Scottish Surnames Meanings & Origins

What Does Your Scottish Last Name Mean?

Scottish Pipe.
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Scottish surnames as we know them today — family names passed down intact from father to son to grandson — were first introduced into Scotland by the Normans about the year 1100. Such hereditary names were not universally prevalent and settled, however. The use of fixed Scottish surnames (last names that didn't change with each generation) wasn't really in prevalent use until the 16th century, and it was well into the late 18th century before surnames were common in the Highlands and northern isles.

Origins of Scottish Surnames

Surnames in Scotland generally developed from four major sources:

  • Geographical or Local Surnames —These are names derived from the location of the homestead from which the first bearer and his family lived, and are generally the most common origin of Scottish surnames. Most of the earliest people in Scotland to adopt fixed surnames were the nobles and great landowners, who were often called by the land they possessed (e.g. William de Buchan from Buchan, Scotland). Eventually, even those who did not own significant land started to use place names to identify themselves from others of the same name, adopting the name of the village or even the street where the family originated. Tenants often took their name from the estate where they lived. Thus, most of the earliest surnames in Scotland were derived from place names. Topographic surnames derived from vague geographical locations rather than specific places, also fall into this category. These names may refer to physical features such as streams (Burns), moors (Muir) or forests (Wood) or to man-made structures, such as a castle or a mill (Milne).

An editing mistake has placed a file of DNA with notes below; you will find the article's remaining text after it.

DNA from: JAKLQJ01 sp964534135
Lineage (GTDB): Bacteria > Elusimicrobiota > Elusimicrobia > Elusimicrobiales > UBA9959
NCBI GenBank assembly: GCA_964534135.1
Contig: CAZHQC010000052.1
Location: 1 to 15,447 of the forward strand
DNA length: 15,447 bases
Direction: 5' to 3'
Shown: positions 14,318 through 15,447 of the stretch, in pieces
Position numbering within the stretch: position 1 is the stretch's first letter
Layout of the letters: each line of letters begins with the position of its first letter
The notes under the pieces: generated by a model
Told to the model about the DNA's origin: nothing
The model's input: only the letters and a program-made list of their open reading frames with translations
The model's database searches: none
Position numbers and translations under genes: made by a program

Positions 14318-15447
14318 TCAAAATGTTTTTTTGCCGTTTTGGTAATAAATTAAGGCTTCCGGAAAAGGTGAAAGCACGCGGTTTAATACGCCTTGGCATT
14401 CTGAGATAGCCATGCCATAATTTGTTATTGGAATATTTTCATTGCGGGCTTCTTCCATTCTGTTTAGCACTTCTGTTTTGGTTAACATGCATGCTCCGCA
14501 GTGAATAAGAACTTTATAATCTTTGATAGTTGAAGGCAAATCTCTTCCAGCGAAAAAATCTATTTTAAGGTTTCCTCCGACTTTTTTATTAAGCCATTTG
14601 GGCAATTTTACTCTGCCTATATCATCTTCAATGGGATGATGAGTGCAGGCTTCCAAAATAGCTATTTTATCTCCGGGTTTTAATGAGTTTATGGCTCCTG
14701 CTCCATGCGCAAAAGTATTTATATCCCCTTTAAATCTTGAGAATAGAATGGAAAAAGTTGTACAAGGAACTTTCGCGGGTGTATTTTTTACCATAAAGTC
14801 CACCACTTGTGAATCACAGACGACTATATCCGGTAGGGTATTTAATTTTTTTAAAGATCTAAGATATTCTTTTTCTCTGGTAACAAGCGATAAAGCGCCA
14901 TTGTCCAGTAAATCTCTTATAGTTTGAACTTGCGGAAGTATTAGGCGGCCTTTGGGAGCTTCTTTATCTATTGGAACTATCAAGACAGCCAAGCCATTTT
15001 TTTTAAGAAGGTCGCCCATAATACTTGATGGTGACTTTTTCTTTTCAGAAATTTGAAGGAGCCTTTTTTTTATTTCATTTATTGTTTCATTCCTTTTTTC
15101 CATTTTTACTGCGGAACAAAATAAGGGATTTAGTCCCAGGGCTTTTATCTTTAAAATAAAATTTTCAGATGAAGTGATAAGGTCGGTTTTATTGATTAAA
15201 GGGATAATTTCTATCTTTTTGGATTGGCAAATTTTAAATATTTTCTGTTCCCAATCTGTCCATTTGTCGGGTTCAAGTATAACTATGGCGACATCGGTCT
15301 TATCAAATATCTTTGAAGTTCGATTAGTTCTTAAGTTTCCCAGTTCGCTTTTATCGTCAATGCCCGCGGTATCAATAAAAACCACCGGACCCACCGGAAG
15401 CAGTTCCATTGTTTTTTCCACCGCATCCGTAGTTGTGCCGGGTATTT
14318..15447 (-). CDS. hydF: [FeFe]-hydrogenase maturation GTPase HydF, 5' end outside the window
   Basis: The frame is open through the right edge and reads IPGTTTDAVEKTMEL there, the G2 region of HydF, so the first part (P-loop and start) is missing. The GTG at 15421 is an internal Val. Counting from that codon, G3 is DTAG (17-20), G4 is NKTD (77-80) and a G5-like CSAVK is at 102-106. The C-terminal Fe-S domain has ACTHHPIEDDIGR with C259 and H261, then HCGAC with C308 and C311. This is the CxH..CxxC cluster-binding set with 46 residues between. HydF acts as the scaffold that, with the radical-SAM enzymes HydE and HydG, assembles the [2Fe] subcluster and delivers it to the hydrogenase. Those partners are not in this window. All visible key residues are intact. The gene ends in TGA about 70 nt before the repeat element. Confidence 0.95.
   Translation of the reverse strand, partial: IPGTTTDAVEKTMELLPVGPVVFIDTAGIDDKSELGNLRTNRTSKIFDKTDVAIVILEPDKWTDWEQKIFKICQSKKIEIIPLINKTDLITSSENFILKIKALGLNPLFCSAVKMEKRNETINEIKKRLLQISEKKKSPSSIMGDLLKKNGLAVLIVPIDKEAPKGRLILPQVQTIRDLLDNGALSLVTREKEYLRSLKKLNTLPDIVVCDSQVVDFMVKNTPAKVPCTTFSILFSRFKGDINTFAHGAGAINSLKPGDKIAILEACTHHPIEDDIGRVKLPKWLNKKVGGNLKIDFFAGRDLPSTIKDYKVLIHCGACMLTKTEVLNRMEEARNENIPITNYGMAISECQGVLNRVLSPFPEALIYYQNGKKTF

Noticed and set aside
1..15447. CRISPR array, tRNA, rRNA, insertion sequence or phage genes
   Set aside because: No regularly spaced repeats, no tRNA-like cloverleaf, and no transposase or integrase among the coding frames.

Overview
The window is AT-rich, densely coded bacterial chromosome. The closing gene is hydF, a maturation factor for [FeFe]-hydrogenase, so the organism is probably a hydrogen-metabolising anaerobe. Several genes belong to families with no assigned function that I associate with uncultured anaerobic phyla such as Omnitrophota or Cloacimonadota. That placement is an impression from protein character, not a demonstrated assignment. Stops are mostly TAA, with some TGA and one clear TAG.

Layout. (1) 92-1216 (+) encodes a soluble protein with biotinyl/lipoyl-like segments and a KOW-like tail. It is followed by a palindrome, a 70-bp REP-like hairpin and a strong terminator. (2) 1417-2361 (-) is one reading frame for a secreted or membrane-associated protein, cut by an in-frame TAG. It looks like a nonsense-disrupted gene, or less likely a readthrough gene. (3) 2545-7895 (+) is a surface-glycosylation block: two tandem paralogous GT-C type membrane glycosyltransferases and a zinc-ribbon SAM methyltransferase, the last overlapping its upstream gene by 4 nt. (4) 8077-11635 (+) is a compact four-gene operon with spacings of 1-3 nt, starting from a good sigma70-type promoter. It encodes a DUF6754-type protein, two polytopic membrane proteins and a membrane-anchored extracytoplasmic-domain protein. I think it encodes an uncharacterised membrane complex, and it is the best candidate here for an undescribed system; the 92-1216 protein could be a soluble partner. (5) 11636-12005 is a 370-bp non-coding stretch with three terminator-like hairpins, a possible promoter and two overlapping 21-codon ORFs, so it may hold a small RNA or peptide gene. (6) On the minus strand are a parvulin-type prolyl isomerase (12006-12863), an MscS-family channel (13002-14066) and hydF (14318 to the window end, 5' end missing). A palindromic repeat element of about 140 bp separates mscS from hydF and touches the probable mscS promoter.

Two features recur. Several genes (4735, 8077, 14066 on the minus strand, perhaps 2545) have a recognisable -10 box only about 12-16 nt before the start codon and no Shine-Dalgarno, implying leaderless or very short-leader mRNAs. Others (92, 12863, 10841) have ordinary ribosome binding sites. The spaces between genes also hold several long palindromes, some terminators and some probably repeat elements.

• Occupational Surnames  Many Scottish surnames developed from a person's job or trade. Three common Scottish surnames — Smith (blacksmith), Stewart (steward) and Taylor (tailor) — are excellent examples of this. Offices associated with the king's lands and/or hunting are another common source of Scottish occupational names — names such as Woodward, Hunter, and Forest.
  • Descriptive Surnames — Based on a unique quality or physical feature of the individual, these surnames often developed from nicknames or pet names. Most refer to an individual's appearance - color, complexion, or physical shape — such as Campbell (from caimbeul, meaning "crooked mouth"), Duff (Gaelic for "dark") and Fairbain ("beautiful child"). A descriptive surname may also refer to an individual's personality or moral characteristics, such as Godard ("good natured") and Hardie ("bold or daring").